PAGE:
# Hidden Markov Models

Hidden
Markov Model is a partially observable model, where the agent partially
observes the states. This model is based on the statistical Markov model, where
a system being modeled follows the Markov process with some hidden states. In
simple words, it is a Markov model where the agent has some hidden states. **L.E.
Baum** and coworkers developed the model.

### Markov Process

The HMM
model follows the Markov Chain process or rule. This process describes a sequence
of possible events where probability of every event depends on those states of
previous events which had already occurred. **Andrey Markov,** a Russian
mathematician, gave the Markov process. The Markov chain property is:

**P(S**_{ik}**|S**_{i1}**,S**_{i2}**,…..,S**_{ik-1}**) = P(S**_{ik}**|S**_{ik-1}**)**,
where S denotes the different states.

### Markov Models

Markov model is a stochastic model which is used to model the randomly changing systems. The assumption is that the future states depend only on the current state, and not on those events which had already occurred. Such type of model follows one of the properties of Markov.

**The
process followed in the Markov model is described by the below steps:**

- Carries
a set of states: {s
_{1}, s_{2},….s_{N}} - Sequence
of states is generated as {s
_{i1}, s_{i2},….,s_{ik},….}, when the process moves from one state to the other. - Follows the Markov Chain property (described above)
- The
probabilities which need to be specified to define the Markov model are the
**transition probabilities**and the**initial probabilities**.

Transition Probability, **a**_{ij}** = P(s**_{i }**| s**_{j}**),**
and

Initial Probability, **? _{i}**

**= P(s**

_{i}**)**

### Example of Markov Models(MM)

**Consider
the given probabilities for the two given states: Rain and Dry. **

**The
initial probabilities for Rain state and Dry state be:**

P(Rain) = 0.4, P(Dry) = 0.6

**The
transition probabilities for both the Rain and Dry state can be described as: **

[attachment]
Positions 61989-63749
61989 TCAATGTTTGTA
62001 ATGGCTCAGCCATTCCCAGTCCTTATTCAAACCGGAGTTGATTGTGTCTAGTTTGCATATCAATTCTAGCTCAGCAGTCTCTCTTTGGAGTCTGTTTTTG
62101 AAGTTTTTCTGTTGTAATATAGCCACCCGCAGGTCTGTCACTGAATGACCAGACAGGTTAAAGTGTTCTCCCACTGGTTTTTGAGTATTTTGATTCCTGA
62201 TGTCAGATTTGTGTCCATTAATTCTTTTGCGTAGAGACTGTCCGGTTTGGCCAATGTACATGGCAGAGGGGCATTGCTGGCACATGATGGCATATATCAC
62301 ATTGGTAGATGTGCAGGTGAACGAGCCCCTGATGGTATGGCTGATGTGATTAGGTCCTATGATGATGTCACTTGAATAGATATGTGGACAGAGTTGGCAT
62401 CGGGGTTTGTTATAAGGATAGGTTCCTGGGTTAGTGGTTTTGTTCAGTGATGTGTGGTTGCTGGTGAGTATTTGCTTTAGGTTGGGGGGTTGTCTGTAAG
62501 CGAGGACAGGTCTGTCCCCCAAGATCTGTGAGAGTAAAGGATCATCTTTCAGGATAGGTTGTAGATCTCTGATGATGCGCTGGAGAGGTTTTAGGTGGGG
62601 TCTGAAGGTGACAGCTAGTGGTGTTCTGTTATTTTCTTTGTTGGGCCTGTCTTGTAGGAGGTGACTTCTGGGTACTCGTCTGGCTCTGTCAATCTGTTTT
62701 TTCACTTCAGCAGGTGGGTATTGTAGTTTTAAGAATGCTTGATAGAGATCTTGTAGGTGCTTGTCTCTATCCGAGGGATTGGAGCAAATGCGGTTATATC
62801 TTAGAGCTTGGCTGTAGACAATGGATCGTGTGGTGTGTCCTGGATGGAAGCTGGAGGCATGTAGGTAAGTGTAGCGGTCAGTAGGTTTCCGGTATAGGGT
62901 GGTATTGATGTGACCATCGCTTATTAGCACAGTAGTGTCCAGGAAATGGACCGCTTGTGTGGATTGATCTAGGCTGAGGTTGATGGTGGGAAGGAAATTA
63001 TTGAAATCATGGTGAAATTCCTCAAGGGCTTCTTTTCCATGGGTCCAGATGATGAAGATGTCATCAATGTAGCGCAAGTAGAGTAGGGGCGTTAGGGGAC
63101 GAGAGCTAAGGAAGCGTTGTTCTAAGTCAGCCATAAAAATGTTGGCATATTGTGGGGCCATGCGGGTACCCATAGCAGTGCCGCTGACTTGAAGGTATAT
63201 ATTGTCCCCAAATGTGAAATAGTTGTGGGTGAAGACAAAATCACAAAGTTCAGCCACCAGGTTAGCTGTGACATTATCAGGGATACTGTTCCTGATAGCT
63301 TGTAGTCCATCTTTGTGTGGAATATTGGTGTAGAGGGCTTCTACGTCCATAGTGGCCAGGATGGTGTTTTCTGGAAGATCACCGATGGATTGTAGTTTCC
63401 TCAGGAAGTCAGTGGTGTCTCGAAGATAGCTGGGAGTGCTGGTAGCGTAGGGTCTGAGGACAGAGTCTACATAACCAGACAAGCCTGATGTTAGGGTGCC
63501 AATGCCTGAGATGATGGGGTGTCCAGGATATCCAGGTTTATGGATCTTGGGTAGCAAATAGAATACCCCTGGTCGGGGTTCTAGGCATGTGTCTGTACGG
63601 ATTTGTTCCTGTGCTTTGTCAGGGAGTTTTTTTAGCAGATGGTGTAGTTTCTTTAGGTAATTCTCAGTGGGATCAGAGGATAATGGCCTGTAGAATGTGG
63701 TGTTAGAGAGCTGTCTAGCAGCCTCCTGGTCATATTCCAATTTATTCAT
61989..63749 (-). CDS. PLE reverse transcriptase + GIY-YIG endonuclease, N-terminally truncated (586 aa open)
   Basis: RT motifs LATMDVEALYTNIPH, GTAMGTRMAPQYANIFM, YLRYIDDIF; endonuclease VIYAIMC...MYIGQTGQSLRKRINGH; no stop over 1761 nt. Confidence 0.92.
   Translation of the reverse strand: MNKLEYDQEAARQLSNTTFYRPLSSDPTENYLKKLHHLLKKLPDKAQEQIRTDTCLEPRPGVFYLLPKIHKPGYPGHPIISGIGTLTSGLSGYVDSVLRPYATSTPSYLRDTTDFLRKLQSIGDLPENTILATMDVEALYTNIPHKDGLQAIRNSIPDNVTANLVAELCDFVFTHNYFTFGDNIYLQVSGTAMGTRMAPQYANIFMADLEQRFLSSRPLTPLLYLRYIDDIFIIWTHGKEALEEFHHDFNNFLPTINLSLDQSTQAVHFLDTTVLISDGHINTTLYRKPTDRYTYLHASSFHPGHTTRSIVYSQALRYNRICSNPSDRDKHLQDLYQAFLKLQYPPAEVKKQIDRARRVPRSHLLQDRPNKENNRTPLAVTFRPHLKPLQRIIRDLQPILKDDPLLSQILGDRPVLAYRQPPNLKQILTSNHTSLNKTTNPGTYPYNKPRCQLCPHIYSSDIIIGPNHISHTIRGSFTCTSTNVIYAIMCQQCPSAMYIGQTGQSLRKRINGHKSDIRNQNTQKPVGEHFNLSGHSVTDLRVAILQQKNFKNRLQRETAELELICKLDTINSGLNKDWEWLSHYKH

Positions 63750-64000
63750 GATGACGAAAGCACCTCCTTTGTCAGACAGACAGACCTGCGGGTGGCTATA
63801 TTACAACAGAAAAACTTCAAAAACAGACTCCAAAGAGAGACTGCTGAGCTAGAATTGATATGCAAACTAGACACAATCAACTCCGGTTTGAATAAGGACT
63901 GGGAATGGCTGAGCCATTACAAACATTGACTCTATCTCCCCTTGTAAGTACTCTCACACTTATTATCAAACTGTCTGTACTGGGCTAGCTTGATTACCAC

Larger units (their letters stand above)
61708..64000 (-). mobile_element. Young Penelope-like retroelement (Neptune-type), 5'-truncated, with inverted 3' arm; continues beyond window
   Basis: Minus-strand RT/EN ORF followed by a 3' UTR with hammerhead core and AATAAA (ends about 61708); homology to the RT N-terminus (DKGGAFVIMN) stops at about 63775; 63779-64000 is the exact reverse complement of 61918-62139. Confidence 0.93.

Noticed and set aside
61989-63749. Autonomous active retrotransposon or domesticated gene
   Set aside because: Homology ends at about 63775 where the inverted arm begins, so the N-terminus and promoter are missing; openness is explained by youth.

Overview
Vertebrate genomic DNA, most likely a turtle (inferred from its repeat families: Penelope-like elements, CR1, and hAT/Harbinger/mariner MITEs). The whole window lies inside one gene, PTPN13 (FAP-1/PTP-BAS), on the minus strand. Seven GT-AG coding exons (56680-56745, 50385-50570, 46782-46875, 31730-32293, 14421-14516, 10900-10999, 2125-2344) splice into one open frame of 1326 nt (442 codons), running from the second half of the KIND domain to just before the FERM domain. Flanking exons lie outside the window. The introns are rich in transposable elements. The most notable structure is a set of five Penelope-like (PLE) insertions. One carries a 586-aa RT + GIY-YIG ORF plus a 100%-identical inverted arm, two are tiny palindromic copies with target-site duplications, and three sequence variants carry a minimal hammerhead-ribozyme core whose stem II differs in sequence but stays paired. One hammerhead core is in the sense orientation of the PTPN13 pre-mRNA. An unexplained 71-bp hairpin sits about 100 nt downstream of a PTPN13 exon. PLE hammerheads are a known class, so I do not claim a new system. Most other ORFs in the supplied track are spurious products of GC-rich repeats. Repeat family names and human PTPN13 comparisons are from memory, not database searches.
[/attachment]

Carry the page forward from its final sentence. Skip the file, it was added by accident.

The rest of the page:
P(Rain|Rain) = 0.3, P(Dry|Dry) = 0.8

P(Dry|Rain) = 0.7, P(Rain|Dry) = 0.2 .

**Now,
if we want to calculate the probability of a sequence of states, i.e.,
{Dry,Dry,Rain,Rain}.**

It will be calculated as:

P({Dry, Dry, Rain, Rain}) = P(Rain|Rain) . P(Rain|Dry) . P(Dry|Dry) . P(Dry)

= 0.3 x 0.2 x 0.8 x 0.6

= 0.0288

### Steps describing the HMM

- Carries set of states: {s1,s2,…sN)
- The
process migrates from one state to other, generating a sequence of states as:
**s**_{i1}**,s**_{i2}**,….s**_{ik}**,…** - Follows the Markov chain rule, where the probability of the current state depends on the previous state.
- In
HMM, the states are hidden, but each state randomly generates one of M visible
states as
**{v**_{1}**,v**_{2}**,….,v**_{M}**).** - The following probabilities need to be specified in order to define the Hidden Markov Model, i.e.,

Transition Probabilities Matrices, A =(a_{ij}), a_{ij} = P(s** _{i}**|s

_{j})

Observation Probabilities Matrices, B = ((b_{i})v_{M})),
b_{i}(v_{M}) = P(v_{M}|s_{i})

A vector of initial probabilities, ?=?i,?i = P(si)

The model is represented by M = (A,B,?)

### Example of HMM

Consider the two given states Low, High and two given observations Rain and Dry.

**The
initial probability for Low and High states be;**

P(Low) = 0.4, P(High) = 0.6

**The
transition probabilities are given as; **

P(Low|Low) = 0.3

P(High|Low) = 0.7

P(Low|High) = 0.2

P(High|High) = 0.8

**The
observation probabilities can be detremined as:**

P(Rain|Low) = 0.6

P(Dry|Low) = 0.4

P(Rain|High) = 0.4

P(Dry|High) = 0.3

**Now,
suppose we want to calculate the probability of a sequence of observations,
i.e., {Dry,Rain}**

It can be calculated by considering all the hidden state sequences:

P({Dry,Rain}) = P({Dry, Rain}),{Low,Low}) + P(Dry,Rain},{Low,High}) + P({Dry, Rain},{High,Low}) + P({Dry,Rain},{High,High})

where the first term is:

P({Dry,Rain},{Low,Low}) = P({Dry,Rain}|{Low,Low}) . P({Low,Low})

= P(Dry|Low) . P(Rain|Low) . P(Low). P(Low|Low)

= 0.4 x 0.4 x 0.6 x 0.4 x 0.3

= 0.01152

### Drawbacks of Hidden Markov Model

- Evaluation Problem: A HMM is given, M= (A,B,?), and an observation sequence, O=o1 o2,….oK. Evaluate the probability that model M has generated the sequence O.

- Decoding Problem: A HMM is given, M= (A,B,?), and the observation sequence, O=o1 o2,….oK. Calculate the most likely sequence of hidden states Si which produced this observation sequence O.

- Learning Problem: Given some general structure of HMM and some training observation sequences O=01 o2,….oK. Calculate HMM parameters, M= (A,B,?) which best fits the training data.

**Note:** Observation O= o1 o2,….oK denotes a sequence of observations oK {v1,……,vM}